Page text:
RCMP Review of Sexual Assault Cases
Date: October 21, 2020
Branch / Agency: RCMP
- For years, we have known that sexual assaults are among the most under-reported crimes in Canada.
- With the goal to strengthen public trust in policing, survivors are encouraged to report these serious crimes through whatever mechanism they are most comfortable with.
- The RCMP is working hard to ensure that all sexual assault survivors feel comfortable bringing their allegations forward; receive the same standard of care regardless of jurisdiction; and, trust investigators to thoroughly and professionally investigate these crimes.
- The RCMP established the National Sexual Assault Review Team (SART) to conduct reviews of sexual assault investigations, provide recommendations and guidance for further action. SART also developed tools and training resources to enhance police officer knowledge, skills and practices related to the investigation of sexual offences.
- The creation of an Advisory Committee for Sexual Assault Investigations also serves as an open forum to share information on good practices, as well as discuss challenges and concerns with respect to sexual assault investigations.
- Further, the RCMP is committed to establishing external sexual assault review committees in all Divisions where the it is the police of jurisdiction. This an important accountability mechanism that has proved beneficial to many police agencies in North America.
- To date, these committees have been established in six divisions and the remaining divisions are on track to form committees by Spring 2021.
- Working collaboratively with victim advocates and other experts will strengthen the RCMP's response to sexual assault crimes, and improve the quality of these investigations, while enhancing public trust.
- The RCMP and myself are committed to ensuring that victims are treated fairly by the justice system and that investigations into these crimes are conducted effectively.
In February 2017, the Globe and Mail published an investigative series on how police handle sexual assault allegations, highlighting that police classify, on average, one in five reported sexual assaults as unfounded. The series also uncovered stories that raised questions about how some investigators may treat victims of sexual assault.
In response, the RCMP launched a review of 2,225 unfounded sexual assault investigations. The RCMP also created the Sexual Assault Review Team (SART) at National Headquarters to examine all aspects of how the RCMP addresses sexual assault cases; identify best practices; formulate recommendations to enhance investigations going forward; and, develop and implement trauma-informed training for employees at all levels.
The file review and consultation resulted in key findings and culminated with the RCMP’s December 2017 report entitled The Way Forward: The RCMP’s Sexual Assault Review and Victim Support Action Plan Report.
Budget 2018 included $10 million over five years, and $2 million per year ongoing, for the RCMP to establish the Sexual Assault Review Team, complete the expanded file review, and provide accountability across the force for investigations. The funding also provides for the establishment of an external advisory committee, better supports for victims, and the development of training.
Actions taken by the RCMP:
Since 2018, the funding received has allowed the RCMP to complete and implement many aspects of the Way Forward Action Plan, such as completing reviews of: all 2015, 2016 and 2017 sexual assault investigations that were not cleared by charge (i.e., over 30,000 sexual assault files); the Kelowna RCMP Detachment’s 2018 and 2019 unfounded sexual assault investigations; and sexual assault investigations involving child victims under the age of 12.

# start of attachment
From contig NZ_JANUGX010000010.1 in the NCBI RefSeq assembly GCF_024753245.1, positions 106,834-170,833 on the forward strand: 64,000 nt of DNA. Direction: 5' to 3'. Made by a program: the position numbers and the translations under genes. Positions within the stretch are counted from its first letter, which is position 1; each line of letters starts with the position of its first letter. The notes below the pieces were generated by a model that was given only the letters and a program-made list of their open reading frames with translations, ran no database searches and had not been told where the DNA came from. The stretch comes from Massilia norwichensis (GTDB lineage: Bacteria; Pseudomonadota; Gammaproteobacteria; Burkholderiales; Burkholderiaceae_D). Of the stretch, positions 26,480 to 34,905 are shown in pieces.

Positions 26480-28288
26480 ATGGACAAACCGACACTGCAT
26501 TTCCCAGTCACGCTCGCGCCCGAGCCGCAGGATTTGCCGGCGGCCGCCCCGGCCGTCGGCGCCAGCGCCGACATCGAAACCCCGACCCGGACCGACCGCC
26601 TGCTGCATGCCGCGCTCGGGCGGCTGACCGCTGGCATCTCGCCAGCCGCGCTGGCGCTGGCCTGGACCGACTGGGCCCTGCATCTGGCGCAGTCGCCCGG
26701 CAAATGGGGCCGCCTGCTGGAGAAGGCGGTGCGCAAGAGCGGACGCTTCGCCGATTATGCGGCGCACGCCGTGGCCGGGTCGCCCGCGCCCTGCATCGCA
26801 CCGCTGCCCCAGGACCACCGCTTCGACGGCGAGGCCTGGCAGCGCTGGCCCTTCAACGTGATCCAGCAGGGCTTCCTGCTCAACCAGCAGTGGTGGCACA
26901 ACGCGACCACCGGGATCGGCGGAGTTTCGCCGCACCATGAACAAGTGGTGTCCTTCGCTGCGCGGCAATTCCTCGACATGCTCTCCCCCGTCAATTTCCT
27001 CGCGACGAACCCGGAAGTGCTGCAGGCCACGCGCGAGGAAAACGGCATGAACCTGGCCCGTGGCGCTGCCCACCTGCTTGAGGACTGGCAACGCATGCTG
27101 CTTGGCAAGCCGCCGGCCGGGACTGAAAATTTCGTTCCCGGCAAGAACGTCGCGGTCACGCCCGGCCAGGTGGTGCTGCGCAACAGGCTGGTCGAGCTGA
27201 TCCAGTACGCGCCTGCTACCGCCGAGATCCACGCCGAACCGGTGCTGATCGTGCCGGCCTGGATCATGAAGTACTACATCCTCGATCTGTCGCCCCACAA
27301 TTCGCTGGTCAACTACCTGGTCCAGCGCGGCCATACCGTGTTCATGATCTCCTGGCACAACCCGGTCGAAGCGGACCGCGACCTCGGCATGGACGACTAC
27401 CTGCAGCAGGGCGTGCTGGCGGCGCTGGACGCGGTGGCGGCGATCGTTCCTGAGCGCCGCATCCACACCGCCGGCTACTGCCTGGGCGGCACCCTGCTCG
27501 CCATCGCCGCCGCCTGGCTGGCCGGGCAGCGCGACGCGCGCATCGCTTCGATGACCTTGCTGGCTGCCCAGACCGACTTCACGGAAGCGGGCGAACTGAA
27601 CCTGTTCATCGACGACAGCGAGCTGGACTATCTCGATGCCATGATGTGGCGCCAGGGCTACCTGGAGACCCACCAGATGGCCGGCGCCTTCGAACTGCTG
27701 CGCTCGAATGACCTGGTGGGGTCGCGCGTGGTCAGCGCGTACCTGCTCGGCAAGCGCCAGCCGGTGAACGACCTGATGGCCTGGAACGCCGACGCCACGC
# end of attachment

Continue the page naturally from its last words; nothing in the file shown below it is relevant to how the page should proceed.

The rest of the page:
The RCMP has also developed several tools, resources and courses to help RCMP members improve their knowledge, skills and practices, including: the Common Sexual Assault Investigational Gaps Guide; the Consent and Sexual Assault Myths Course; Guidance with respect to UCR Scoring; the Using a Trauma Informed Approach Course (now mandatory for all RCMP employees that interact with the public); and updating the RCMP’s Sexual Assault Investigations Best Practice Guide.
The RCMP also created an Advisory Committee for Sexual Assault Investigations (ACSAI) that includes representatives from all RCMP divisions where the RCMP is the local, general duty police of jurisdiction. ACSAI serves as an open forum to share information on good practices as well as discuss challenges and concerns with respect to sexual assault investigations. The Committee also provides recommendations and guidance on sexual assault training, investigative policies and procedures.
Finally, establishing external sexual assault review committees is an important accountability mechanism that has proved beneficial to many police agencies in North America. To date, Sexual Assault Investigations Review Committees (SAIRCs) have been established in six (6) RCMP divisions for this purpose. Most of the remaining divisions were well on their way to have their respective SAIRCs established by spring/summer 2020; however, training sessions and implementation have been delayed due to the COVID-19 pandemic. Once physical distancing measures are relaxed, the SAIRC training and implementation will resume.
Prepared by: Alicia LaPierre, Junior Policy Analyst, Contract and Indigenous Policing, RCMP, 613-371-7696
In consultation with: Josée-Anne Hedgecoe, SART, Contract and Indigenous Policing, RCMP
Approved by: Brian Brennan, Deputy Commissioner, Contract and Indigenous Policing, RCMP
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